1. Inflorescences racemose or fasciculate, usually glabrous; flowers 4-merous . . . . . . . . . . . . . . . . . . . . . . . . . . . . . . . . . . . . . . . . . . . . . . . . . . . . . . . . . . . 2 2. Petals non-punctate; papillae on inner surface of corolla tube . . . . . . . . . . . . . . . . . . . . . . . . . . . . . . . . . . . . . . . . . . . . . . . . . . . . . . . . . 1. S. araujoana 2. Petals punctuate; no papillae on inner surface of corolla tube . . . . . . . . . . . . . . . . . . . . . . . . . . . . . . . . . . . . . . . . . . . . . . . . . . . . . . . . . . . . . . . . . . . . 3 3. Pedicels and calyx papillose; anthers opening by long (apex to the base of the anther) and narrow slits . . . . . . . . . . . . . . . . 18. S. warmingii 3. Pedicels and calyx glabrous; anthers opening by short (apex to the middle or less of the anther) and enlarged slits . . . . . . . . . . . . . . . . . . 4 4. Margin of the leaves denticulate or dentate; pedicels 3.74.9 mm long . . . . . . . . . . . . . . . . . . . . . . . . . . . . . . . . . . . . . . . . . . . . 16. S. sordida 4. Margin of the leaves generally entire; pedicels 23.5 mm long . . . . . . . . . . . . . . . . . . . . . . . . . . . . . . . . . . . . . . . . . . . . . . . . . . . . . . . . . . . . . 5 5. Leaves with secondary veins obscure (in sheet and live specimens); lobes of the sepals round; apex of the petals round and symmetrical . . . . . . . . . . . . . . . . . . . . . . . . . . . . . . . . . . . . . . . . . . . . . . . . . . . . . . . . . . . 5. S. depauperata 5. Leaves with secondary veins prominent (in sheet and live specimens); lobes of the sepals ovate; apex of the petals acute and asymmetrical . . . . . . . . . . . . . . . . . . . . . . . . . . . . . . . . . . . . . . . . . . . . . . . . . . . . . . . . . . . . . . 3. S. carautae Inflorescences paniculate, glabrous, flowers 45-merous . . . . . . . . . . . . . . . . . . . . . . . . . . . . . . . . . . . . . . . . . . . . . . . . . . . . . . . . . . . . . . . . . . . . . . . . . . . 6 6. Inflorescences 1-branched; apex of the petals round . . . . . . . . . . . . . . . . . . . . . . . . . . . . . . . . . . . . . . . . . . . . . . . . . . . . . . . . . . . . . . . . . 8. S. leptantha 6. Inflorescences 1 or 2-branched; apex of the petals acute or obtuse . . . . . . . . . . . . . . . . . . . . . . . . . . . . . . . . . . . . . . . . . . . . . . . . . . . . . . . . . . . . . . . . 7 7. Leaves 7.518.2 cm; flowers 4-merous . . . . . . . . . . . . . . . . . . . . . . . . . . . . . . . . . . . . . . . . . . . . . . . . . . . . . . . . . . . . . . . . . . . . . . . . 13. S. pauciflora 7. Leaves 1527 cm; flowers 5-merous . . . . . . . . . . . . . . . . . . . . . . . . . . . . . . . . . . . . . . . . . . . . . . . . . . . . . . . . . . . . . . . . . . . . . . . . . . . . . . . . . . . . . . 8 8. Inflorescences with conspicuous scars from the fall of the flowers, cylindrical; anthers opening by short and enlarged slits . . . . . . . . . . . . . . . . . . . . . . . . . . . . . . . . . . . . . . . . . . . . . . . . . . . . . . . . . . . . . . . 10. S. martiana 8. Inflorescences without scars, non-cylindrical; anthers opening by long and narrow slits . . . . . . . . . . . . . . . . . . . . . . . . . . 9. S. lhotskyana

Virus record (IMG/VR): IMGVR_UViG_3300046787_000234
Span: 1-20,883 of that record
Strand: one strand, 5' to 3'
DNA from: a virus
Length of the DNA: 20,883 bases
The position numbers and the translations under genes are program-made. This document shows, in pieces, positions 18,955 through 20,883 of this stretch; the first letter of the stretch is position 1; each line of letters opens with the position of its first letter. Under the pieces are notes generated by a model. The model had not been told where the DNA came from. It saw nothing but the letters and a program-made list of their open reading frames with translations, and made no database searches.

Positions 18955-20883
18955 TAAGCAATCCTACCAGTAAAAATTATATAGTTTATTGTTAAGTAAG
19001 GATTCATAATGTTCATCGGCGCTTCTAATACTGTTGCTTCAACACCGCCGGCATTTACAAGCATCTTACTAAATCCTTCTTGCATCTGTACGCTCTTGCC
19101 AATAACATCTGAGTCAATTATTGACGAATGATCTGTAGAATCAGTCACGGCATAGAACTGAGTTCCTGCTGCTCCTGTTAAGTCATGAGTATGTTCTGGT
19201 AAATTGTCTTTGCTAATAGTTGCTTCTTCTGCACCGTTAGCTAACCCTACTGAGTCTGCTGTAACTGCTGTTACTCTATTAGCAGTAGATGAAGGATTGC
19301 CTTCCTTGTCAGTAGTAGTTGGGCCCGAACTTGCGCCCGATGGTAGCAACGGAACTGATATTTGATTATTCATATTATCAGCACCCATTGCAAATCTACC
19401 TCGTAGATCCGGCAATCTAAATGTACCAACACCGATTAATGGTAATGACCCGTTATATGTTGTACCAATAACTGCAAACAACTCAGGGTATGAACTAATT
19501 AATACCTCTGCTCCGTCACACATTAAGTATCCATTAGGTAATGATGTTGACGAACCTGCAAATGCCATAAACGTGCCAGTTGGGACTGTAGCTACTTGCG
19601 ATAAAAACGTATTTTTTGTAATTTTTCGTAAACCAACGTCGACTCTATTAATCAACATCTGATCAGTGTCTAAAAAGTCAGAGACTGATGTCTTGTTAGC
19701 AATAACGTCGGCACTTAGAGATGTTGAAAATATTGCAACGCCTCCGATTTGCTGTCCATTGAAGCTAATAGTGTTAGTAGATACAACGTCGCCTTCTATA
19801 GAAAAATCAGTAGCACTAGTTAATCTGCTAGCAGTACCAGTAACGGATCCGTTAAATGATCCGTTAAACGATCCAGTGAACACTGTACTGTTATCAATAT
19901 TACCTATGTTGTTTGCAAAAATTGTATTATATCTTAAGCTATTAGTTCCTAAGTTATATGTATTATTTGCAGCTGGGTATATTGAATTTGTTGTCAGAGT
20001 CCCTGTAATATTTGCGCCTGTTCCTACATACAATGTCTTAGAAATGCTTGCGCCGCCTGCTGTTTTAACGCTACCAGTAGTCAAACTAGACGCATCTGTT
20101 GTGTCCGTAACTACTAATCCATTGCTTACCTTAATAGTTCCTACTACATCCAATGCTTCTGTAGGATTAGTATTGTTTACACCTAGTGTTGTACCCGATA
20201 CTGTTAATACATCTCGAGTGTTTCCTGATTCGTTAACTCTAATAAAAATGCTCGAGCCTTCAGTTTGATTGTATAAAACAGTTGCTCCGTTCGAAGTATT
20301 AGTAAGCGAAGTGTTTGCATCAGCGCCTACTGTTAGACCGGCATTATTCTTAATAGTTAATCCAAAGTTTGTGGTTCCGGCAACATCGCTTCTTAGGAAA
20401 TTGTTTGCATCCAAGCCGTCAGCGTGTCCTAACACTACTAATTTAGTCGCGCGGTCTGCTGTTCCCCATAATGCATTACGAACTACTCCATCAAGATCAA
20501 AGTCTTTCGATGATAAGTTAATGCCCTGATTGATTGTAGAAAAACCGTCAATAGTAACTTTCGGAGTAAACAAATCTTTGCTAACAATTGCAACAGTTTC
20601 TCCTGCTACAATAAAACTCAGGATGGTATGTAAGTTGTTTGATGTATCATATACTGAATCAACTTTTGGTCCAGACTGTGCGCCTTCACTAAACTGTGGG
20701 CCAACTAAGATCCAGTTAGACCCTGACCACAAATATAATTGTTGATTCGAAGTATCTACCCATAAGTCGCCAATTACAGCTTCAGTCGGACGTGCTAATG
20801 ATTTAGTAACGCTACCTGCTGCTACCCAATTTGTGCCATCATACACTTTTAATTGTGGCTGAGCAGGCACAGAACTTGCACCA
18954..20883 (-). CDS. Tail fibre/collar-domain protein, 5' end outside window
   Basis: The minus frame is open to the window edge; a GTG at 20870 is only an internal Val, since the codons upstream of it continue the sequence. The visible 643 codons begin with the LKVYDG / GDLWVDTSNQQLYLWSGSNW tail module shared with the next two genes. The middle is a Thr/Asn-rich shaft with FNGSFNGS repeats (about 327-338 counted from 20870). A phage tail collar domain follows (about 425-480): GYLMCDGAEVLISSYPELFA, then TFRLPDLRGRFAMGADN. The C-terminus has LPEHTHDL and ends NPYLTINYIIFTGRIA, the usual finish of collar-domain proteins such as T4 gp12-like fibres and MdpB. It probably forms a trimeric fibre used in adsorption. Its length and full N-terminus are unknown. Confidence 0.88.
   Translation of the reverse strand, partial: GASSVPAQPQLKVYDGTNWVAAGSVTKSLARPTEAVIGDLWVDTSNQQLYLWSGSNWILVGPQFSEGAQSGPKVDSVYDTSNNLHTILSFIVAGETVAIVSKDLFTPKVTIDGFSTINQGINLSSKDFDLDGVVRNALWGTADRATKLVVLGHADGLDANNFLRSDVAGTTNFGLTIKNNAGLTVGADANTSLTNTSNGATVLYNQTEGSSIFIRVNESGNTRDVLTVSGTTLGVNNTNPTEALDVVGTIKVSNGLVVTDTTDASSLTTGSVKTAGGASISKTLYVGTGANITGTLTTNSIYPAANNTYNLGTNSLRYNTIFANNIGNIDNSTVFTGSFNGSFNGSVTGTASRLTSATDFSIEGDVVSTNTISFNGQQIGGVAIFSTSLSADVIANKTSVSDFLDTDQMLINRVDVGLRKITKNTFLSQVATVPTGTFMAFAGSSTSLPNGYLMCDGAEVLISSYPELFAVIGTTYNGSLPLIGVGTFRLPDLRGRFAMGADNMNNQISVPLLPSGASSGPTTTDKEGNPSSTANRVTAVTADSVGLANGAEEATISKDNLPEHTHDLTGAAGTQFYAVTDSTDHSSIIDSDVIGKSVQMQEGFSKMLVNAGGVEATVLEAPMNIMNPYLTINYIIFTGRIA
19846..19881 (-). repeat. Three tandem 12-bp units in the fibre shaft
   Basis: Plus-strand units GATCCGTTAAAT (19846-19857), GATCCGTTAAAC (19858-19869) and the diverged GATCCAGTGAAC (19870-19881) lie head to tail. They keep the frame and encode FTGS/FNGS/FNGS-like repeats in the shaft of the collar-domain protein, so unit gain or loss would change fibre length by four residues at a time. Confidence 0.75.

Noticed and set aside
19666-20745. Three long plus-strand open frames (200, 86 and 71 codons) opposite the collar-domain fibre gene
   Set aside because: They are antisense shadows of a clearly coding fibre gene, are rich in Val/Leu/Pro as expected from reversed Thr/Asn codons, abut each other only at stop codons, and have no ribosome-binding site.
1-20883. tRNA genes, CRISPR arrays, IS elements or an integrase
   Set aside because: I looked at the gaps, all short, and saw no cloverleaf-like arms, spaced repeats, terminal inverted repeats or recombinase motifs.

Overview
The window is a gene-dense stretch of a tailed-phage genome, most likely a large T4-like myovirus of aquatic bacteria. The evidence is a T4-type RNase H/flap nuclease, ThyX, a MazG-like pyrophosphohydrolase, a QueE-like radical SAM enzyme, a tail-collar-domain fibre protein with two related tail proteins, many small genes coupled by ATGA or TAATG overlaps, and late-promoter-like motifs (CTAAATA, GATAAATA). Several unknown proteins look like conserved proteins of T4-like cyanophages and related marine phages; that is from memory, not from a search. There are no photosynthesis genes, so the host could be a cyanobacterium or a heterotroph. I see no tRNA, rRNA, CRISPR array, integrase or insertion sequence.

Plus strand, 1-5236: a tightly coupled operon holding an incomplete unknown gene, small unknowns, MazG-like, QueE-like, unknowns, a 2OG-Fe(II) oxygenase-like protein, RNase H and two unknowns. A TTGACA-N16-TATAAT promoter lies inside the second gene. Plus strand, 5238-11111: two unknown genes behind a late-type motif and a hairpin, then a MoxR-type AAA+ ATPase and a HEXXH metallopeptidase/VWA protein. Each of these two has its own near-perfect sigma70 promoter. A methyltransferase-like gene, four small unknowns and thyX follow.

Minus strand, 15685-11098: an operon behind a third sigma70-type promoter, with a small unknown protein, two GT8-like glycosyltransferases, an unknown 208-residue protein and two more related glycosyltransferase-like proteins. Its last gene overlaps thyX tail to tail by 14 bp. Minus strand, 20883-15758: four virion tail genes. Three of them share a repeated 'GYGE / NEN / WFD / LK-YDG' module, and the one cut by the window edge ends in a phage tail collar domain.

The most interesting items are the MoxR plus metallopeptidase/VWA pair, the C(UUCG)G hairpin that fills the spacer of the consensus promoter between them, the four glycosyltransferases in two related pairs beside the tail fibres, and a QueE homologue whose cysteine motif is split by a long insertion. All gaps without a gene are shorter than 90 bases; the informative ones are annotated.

1.